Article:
This book discusses the extent to which work was transformed in Britain between 1880-1950. Chapters explore: the historiography and theorizing of work; the changing labor force; the debates on deskilling, and work intensification; employers and the management of labor, work conditions, and occupational health, the role of the state in the workplace; women, gender relations, and inequalities at work; trade unions, work and politics. The book emphasizes the diversity of work experience, the uneven pace of change and the weaknesses in Marxist theories of the changing nature of work. Workers emerge as both victims and active players, capable of regulating work conditions, relationships, and the labor process, with the trade unions increasingly playing a vital, protective role.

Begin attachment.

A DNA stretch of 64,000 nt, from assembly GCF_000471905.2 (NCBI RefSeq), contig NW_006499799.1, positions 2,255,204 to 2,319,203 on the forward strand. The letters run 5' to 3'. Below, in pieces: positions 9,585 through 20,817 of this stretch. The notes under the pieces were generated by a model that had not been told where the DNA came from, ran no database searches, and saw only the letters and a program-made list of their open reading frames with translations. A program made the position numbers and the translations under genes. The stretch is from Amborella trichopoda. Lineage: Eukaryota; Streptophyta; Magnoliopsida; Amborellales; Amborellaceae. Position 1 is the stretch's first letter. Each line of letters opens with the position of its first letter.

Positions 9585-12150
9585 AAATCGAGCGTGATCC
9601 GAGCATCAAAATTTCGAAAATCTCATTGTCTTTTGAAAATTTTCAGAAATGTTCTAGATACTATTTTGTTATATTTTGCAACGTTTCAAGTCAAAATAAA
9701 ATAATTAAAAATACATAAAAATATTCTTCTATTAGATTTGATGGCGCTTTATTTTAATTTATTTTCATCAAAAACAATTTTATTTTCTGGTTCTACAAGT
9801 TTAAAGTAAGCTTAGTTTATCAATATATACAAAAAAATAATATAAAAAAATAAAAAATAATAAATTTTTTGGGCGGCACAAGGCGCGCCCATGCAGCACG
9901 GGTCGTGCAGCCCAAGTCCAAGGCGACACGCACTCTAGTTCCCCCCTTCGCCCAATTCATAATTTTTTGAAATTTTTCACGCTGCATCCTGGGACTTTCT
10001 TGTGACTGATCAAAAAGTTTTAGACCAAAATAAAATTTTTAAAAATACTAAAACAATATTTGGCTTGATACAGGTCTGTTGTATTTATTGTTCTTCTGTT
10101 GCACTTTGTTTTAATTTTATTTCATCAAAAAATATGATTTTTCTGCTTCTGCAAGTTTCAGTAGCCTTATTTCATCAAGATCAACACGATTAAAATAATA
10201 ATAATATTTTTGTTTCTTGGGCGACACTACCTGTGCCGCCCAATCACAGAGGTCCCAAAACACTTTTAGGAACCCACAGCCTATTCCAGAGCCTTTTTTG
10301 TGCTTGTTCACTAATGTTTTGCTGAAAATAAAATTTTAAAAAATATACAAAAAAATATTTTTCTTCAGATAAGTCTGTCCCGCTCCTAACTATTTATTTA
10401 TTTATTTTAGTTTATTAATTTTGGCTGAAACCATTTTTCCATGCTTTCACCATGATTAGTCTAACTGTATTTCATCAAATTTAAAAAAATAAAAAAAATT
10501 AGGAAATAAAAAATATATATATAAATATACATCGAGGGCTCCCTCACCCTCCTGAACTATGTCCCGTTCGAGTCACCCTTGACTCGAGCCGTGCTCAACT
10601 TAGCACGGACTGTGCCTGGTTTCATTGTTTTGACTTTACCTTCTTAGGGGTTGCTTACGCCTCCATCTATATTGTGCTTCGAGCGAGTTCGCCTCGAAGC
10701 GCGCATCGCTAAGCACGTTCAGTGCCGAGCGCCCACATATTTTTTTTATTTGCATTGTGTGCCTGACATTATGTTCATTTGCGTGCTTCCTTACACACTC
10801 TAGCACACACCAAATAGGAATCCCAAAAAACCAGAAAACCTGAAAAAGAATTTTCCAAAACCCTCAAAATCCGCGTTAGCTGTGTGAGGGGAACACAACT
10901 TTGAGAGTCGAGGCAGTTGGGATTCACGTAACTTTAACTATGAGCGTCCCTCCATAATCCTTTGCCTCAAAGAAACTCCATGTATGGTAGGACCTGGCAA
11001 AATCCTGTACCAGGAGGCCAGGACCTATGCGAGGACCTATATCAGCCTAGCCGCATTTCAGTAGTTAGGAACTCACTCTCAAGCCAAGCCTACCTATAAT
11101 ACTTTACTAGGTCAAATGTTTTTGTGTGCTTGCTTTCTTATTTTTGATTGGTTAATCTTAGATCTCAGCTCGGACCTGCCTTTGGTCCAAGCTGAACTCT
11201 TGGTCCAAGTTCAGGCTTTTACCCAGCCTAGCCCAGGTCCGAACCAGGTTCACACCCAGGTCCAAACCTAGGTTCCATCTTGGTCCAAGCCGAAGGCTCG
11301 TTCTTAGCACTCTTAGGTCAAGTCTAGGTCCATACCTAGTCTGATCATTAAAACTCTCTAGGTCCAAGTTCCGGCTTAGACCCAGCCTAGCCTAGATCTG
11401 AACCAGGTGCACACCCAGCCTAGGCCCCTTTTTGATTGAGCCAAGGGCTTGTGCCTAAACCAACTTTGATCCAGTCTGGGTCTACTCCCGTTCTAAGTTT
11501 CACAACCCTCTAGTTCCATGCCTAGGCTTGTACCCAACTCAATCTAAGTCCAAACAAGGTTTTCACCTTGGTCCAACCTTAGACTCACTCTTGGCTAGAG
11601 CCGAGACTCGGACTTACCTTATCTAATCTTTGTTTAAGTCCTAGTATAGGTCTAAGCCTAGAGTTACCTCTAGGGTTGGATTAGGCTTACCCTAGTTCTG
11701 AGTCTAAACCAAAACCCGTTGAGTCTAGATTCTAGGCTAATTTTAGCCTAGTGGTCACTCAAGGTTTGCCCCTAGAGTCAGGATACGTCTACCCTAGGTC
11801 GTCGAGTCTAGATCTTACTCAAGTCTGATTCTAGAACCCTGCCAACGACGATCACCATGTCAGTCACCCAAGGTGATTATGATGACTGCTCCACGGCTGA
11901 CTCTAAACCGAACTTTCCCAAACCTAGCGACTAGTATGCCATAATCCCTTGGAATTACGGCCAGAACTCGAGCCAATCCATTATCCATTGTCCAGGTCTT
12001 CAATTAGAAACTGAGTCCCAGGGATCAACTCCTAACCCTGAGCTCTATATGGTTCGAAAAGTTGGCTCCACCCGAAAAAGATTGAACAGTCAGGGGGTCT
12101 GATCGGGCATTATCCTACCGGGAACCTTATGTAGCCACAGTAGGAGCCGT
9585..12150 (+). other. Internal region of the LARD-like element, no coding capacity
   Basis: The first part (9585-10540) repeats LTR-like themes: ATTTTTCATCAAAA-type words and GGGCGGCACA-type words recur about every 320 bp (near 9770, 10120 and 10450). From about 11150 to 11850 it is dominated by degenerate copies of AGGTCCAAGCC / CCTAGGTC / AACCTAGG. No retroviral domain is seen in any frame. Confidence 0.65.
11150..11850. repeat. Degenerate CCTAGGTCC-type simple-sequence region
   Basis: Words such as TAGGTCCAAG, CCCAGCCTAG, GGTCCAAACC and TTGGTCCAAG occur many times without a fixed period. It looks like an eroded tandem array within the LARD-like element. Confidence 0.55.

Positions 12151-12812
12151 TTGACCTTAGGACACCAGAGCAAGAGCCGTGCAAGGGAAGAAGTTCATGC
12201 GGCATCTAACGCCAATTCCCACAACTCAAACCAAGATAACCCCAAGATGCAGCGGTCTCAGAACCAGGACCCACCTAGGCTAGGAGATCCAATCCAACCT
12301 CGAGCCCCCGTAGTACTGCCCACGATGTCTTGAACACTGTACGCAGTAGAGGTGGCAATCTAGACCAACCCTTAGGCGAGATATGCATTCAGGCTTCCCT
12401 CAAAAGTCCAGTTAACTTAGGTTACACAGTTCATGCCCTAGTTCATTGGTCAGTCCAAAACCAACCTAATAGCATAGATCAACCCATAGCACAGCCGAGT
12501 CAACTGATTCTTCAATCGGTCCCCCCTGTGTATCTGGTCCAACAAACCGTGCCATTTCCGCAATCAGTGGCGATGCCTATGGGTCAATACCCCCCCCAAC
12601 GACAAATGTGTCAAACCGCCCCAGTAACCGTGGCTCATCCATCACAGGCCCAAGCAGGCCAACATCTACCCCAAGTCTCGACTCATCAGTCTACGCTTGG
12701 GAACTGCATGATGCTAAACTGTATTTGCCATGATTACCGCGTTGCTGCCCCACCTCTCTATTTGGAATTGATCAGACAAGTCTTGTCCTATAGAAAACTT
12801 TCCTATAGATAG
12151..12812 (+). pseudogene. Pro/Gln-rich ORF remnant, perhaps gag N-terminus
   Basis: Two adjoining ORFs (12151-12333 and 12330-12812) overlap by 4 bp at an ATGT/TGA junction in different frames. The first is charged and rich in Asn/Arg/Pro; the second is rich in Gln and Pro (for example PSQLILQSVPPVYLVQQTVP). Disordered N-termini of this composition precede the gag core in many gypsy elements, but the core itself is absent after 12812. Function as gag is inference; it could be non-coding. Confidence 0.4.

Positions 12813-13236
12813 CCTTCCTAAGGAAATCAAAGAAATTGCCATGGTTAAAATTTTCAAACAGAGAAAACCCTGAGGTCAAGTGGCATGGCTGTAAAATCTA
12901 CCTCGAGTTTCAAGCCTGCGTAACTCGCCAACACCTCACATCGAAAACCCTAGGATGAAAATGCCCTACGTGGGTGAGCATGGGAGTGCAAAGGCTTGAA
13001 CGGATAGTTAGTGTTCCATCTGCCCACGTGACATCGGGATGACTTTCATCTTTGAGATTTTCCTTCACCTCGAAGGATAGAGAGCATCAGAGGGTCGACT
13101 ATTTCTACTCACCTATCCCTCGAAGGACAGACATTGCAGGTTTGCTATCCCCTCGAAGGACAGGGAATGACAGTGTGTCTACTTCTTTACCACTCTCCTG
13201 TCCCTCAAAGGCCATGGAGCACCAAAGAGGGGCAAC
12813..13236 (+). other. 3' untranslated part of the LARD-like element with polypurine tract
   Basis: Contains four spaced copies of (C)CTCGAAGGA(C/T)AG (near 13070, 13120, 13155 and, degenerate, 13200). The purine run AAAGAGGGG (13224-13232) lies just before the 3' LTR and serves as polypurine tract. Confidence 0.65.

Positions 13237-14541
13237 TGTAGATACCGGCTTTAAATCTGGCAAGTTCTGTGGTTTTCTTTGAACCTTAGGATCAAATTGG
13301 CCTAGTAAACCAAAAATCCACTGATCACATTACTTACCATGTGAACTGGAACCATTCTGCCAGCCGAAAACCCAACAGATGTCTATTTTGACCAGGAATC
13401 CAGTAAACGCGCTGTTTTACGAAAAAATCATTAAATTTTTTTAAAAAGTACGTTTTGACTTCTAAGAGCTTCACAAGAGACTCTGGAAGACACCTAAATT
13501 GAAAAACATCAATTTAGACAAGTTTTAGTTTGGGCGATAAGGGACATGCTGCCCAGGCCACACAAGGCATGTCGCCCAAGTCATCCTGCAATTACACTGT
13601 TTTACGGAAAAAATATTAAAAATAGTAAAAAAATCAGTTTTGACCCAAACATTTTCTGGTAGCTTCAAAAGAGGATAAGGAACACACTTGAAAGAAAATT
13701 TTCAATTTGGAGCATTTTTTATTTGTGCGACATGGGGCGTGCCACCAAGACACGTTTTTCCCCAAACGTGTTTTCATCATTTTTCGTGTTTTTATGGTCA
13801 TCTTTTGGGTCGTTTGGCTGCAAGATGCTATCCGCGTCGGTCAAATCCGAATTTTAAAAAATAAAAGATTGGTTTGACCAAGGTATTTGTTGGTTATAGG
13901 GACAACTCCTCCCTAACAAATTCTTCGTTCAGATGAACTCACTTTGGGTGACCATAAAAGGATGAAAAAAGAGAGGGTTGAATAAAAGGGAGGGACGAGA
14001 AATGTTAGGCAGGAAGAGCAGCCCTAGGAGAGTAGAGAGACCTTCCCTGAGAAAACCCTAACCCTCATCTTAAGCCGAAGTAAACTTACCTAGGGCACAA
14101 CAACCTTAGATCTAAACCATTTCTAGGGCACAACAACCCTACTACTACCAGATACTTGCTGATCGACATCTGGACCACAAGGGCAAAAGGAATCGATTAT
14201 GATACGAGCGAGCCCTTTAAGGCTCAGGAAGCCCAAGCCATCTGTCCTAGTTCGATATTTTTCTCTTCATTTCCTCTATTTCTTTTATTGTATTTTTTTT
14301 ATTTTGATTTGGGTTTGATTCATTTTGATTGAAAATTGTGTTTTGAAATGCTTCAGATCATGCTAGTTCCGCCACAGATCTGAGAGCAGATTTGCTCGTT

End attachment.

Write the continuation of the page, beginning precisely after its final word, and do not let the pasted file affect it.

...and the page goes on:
|Place of Publication||Lincolnshire, UK|
|Number of pages||276|
|Publication status||Published - 2001|
- history of work
- british history
- trade unions
- labour history